Our uniquely capable storage offerings, such as VMware Virtual SAN™, already serve thousands of enterprises running in virtualized environments. With the new Docker Volume Driver for vSphere (available today as a beta release), many of those same key capabilities are natively available to enterprises also running in containerized applications. This is one step on our path to delivering the benefits of our storage platform directly to developers of cloud-native applications.

Thousands of customers rely on VMware vRealize® Automation™ to simplify and accelerate the delivery of integrated multi-tier applications with application-centric networking and security across clouds. At DockerCon 2016, we will introduce Project Bellevue, a technology preview that will enable vRealize Automation to support containers. Project Bellevue capabilities such as modeling containerized applications in vRealize Automation unified service blueprints, provisioning container hosts from the vRealize Automation service catalog and managing container hosts will be demonstrated in the booth.

Foundational Infrastructure to Deploy Cloud-Native Applications with Confidence

In speaking with our customers about their cloud-native efforts, many of them are challenged with how they will move their containerized applications into production. They want to know how best to meet IT requirements across security and isolation, service-level agreements, data persistence, networking services and management. We’re aggressively investing time and resources to deliver a foundational infrastructure that customers can count on to deploy cloud-native applications in production.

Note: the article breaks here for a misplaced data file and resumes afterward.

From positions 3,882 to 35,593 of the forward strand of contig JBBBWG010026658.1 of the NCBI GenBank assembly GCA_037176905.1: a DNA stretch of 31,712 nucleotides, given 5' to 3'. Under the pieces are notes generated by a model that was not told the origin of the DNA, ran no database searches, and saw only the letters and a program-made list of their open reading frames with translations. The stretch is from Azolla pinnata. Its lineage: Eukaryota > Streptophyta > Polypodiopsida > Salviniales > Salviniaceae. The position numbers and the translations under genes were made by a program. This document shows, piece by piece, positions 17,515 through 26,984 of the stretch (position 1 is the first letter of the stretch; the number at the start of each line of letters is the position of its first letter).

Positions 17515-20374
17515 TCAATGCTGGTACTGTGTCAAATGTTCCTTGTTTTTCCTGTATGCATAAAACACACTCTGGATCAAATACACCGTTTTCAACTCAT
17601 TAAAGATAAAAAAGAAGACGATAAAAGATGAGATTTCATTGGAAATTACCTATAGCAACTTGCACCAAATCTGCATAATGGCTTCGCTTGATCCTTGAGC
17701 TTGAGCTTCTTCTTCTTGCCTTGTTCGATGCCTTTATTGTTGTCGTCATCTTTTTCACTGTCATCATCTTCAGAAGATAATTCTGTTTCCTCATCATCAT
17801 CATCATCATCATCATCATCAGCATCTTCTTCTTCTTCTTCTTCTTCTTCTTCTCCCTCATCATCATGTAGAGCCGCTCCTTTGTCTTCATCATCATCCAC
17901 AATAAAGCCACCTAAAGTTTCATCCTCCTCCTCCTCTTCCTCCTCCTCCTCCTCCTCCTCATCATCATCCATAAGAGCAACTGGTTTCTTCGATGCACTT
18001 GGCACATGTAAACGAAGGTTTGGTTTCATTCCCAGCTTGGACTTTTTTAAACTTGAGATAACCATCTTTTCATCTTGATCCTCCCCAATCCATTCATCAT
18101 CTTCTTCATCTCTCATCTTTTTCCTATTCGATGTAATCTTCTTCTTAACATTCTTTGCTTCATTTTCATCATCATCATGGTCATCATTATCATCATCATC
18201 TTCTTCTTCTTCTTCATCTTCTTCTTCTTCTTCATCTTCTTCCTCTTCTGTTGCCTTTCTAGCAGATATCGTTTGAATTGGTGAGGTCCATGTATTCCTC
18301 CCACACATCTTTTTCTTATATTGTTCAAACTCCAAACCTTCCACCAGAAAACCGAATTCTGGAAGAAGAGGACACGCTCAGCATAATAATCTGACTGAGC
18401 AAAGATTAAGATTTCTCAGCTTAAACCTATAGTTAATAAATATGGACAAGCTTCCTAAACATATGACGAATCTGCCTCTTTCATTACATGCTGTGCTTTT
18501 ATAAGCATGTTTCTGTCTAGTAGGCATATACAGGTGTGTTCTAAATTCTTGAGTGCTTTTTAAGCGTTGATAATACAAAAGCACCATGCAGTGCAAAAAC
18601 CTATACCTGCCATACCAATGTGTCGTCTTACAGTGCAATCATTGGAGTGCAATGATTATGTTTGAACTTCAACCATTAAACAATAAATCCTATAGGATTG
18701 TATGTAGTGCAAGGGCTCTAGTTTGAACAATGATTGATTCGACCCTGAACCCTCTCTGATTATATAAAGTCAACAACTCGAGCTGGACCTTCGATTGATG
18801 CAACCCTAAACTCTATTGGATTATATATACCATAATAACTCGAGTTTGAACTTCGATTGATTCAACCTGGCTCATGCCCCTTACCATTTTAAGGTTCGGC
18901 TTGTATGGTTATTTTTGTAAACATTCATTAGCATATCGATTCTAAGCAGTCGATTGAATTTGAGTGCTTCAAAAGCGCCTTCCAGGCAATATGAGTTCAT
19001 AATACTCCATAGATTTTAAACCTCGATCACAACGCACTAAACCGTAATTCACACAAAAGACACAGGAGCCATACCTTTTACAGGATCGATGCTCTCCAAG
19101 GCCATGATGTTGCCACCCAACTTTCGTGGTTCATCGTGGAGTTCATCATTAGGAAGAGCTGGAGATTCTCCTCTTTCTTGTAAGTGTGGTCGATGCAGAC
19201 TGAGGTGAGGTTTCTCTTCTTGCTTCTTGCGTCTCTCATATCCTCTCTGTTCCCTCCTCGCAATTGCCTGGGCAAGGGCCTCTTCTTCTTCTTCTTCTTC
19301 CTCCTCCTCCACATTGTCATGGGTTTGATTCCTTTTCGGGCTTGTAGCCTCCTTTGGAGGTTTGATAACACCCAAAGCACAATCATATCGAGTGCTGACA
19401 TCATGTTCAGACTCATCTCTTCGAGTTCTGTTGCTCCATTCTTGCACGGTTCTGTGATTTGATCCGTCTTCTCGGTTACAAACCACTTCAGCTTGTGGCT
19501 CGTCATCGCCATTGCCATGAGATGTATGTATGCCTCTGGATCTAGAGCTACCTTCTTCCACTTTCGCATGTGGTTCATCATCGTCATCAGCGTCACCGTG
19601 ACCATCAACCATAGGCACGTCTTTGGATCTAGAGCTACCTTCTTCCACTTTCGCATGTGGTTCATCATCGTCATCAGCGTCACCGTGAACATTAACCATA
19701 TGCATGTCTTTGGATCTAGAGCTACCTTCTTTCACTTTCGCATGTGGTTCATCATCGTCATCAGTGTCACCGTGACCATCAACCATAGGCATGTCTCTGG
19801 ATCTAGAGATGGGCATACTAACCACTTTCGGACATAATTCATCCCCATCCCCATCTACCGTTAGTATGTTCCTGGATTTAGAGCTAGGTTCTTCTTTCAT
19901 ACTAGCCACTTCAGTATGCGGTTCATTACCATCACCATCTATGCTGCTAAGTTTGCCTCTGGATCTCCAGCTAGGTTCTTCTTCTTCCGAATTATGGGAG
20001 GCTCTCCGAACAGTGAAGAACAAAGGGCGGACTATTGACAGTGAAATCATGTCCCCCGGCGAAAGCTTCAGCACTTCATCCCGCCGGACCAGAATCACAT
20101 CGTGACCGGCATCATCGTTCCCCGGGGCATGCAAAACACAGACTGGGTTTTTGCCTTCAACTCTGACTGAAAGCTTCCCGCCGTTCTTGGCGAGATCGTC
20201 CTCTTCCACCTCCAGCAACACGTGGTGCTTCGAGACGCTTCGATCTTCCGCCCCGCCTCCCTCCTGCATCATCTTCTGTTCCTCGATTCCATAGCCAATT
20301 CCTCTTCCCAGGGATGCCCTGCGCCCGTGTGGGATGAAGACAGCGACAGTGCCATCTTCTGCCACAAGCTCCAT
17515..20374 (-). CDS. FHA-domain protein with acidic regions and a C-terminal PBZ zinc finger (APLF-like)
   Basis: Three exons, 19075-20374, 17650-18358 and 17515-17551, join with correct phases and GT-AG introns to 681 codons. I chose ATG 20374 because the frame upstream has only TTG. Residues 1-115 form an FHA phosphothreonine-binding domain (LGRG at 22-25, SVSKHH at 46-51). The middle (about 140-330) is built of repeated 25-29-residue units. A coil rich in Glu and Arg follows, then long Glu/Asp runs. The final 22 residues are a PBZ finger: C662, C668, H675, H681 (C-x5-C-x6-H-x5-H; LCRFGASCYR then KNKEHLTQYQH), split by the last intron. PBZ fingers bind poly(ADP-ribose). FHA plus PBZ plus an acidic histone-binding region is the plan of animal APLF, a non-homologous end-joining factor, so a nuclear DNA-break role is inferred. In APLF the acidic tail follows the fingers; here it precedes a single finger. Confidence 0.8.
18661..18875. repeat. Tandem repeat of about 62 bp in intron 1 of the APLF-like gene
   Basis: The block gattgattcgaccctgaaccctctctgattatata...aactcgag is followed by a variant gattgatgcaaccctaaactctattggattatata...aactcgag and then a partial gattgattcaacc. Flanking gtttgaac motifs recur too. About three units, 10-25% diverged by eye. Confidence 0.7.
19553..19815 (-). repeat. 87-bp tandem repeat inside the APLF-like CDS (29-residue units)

VMware is a Gold Sponsor of DockerCon 2016 which runs June 19-21 in the Washington State Convention Center in Seattle. If you are at the show, visit us in booth G3. Additionally, be sure to attend a presentation from Guido Appenzeller, VMware’s Chief Technology Strategy Officer for networking and security, titled “Run Docker Containers. In Production. Today” on Monday, June 20 at 11:45am PT in Room 618.

Update on the AppCatalyst technology preview

A year ago, we released AppCatalyst, a desktop hypervisor for developers – as a technology preview. The existing tools at the time were not specifically designed to support developer workflows, and there were many developer use cases where AppCatalyst did much better. The program helped us better understand the use cases and in the process gain valuable insight.

The technology preview for AppCatalyst will end on the 30th of June 2016. While the solution in its current form will not be productized, the learnings from the program will be incorporated into future products and features. We’re constantly evaluating how products are being used and exploring new ways to deliver more value to our customers.

We want to thank you for your participation in the program. If you are already using AppCatalyst and would like to continue using it till the end of 2016, please click here to download the updated version that will expire on the 31st of December 2016. You can also use VMware Fusion to continue running the virtual machines you’ve created with AppCatalyst.

VMware’s Photon OS 1.0 Now Available!

By Gregory Murray, Product Line Manager for Cloud-Native Apps at VMware